WE’ RE FIVE years old and, though we’re still feeling our way without the aid of technicians or infrastructure, we’re getting a bit better at this thing – within the limitations of the site-building technology we’re using.
(One of those limitations is the fact that WordPress’s video player won’t allow muting. This means that, on almost all browsers, video won’t autoplay, which is why you have to click on our videos to run them.)
This year, rather than a plain slate of features, we’ve mixed things up a bit in The Scavenger, by adding a trio of opinion columns and a short feature by Ishita Verma about what it feels like to be homeless and invisible.
We started this issue with the idea that we’d focus on mental health, but that expanded, as these things tend to do, over the course of the term into a suite of yarns about the marginalized and the victimized – similar to what we’ve done in the past.
(One thing I love about journalism students is that the troubles of the rich and comfortable are of little to no interest to them.)
In what is likely the bravest piece ever published here, Gabriel Gauthier set out to document her struggle with bipolar. And, to balance out the subjectivity of memory, she took her lead from the Late David Carr’s Night of the Gun, and investigated herself as she would have any other subject.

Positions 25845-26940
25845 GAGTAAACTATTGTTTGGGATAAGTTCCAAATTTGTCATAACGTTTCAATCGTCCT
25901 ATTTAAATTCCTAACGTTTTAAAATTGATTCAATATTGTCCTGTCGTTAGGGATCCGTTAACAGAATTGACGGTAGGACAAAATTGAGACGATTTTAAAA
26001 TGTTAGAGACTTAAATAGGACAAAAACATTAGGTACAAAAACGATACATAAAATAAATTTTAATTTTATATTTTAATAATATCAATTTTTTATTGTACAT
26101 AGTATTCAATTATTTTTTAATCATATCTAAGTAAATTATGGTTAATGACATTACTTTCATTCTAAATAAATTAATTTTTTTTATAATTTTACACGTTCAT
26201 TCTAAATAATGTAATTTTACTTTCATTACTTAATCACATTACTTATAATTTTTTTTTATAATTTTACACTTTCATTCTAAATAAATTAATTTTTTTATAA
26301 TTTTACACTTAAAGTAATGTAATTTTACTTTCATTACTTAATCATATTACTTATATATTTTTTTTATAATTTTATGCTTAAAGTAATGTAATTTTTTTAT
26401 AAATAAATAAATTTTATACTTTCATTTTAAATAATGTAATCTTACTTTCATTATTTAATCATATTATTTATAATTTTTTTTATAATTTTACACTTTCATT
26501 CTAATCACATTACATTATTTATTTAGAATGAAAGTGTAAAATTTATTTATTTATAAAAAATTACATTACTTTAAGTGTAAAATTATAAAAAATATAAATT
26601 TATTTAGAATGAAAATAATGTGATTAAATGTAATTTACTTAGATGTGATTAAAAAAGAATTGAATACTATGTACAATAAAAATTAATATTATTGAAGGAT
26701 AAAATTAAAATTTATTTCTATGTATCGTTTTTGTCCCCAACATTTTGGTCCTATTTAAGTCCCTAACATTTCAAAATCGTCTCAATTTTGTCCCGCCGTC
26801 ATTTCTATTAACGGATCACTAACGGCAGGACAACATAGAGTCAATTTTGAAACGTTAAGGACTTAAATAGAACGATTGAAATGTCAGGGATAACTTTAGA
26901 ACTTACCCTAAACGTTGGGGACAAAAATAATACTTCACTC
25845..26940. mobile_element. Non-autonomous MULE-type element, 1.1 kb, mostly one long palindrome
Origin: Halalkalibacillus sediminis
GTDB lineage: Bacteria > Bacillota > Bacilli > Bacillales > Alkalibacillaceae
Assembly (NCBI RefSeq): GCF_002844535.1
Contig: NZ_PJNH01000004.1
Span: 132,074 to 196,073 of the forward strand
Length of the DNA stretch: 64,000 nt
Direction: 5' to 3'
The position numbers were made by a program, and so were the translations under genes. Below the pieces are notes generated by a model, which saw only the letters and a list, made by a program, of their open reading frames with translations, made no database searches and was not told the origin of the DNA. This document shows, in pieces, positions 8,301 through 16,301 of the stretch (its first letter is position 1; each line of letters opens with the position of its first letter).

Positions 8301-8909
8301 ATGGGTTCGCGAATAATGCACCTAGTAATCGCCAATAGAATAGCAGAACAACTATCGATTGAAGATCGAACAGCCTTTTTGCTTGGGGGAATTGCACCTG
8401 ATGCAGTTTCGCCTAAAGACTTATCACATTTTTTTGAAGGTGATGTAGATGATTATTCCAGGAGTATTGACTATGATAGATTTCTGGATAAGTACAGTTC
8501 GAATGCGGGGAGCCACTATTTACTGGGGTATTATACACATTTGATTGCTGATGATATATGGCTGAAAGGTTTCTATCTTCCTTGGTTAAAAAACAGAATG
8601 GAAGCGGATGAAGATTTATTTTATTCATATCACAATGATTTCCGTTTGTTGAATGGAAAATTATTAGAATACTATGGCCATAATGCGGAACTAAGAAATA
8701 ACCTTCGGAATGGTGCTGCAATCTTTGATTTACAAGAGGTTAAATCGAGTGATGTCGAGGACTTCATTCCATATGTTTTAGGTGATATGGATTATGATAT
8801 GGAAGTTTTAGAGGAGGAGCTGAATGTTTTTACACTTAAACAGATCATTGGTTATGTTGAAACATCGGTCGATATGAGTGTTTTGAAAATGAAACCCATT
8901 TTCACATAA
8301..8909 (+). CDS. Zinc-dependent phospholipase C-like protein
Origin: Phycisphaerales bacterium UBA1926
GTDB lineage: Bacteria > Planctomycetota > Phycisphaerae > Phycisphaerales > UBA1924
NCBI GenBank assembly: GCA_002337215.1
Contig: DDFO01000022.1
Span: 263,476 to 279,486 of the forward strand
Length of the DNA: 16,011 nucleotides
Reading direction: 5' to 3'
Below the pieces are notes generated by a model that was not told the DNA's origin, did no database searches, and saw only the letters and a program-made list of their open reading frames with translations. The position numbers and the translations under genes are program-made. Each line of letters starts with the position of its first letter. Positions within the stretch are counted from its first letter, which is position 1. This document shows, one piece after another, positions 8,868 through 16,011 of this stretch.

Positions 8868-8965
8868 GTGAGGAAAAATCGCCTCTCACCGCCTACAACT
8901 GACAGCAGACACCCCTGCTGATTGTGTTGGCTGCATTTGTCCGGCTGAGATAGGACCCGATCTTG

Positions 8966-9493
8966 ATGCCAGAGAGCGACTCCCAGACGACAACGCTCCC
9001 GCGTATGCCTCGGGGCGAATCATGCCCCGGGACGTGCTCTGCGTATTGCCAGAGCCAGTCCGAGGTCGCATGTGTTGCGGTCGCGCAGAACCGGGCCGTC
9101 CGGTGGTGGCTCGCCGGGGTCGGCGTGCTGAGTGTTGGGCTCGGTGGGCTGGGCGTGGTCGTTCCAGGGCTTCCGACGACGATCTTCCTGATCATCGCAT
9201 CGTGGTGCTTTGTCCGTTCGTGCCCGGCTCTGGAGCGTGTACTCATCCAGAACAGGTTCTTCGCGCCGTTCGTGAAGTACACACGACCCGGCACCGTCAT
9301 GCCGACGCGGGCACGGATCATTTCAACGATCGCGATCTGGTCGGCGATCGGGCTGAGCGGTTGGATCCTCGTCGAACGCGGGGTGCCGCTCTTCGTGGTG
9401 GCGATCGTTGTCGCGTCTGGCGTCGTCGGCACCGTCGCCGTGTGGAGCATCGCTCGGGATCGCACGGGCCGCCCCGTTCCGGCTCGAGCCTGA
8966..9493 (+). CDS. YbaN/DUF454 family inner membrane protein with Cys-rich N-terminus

Meanwhile, Sarah Spisak delivered two pieces, one on sexism and misogyny in the news industry, and a second on a local man who just finished his first prison sentence, and plans to make it his last.
Janelle Jensen took a look at what it’s like to grow up under the shadow of mental illness.
Zoe Cronin brought a ray of sunshine into what may be the gloomiest topic imaginable, with a profile of a man who walked away from a suicide attempt and has devoted his life to helping others do the same.
Jake Pesaruk – who has worked as a bouncer – talked to bar workers about the emotional and mental stress of their work, and the fact that there’s more or less nothing in place to help them cope.
Finally, Verma brought home the #Metoo era with a look at on-campus sexual assault, how the university tries to deal with it, and how likely it is that instances go unreported.
We’re hoping you like what you read (and that by next year WordPress will have fixed that *&%$# autoplay issue).
Brian Gorman PhD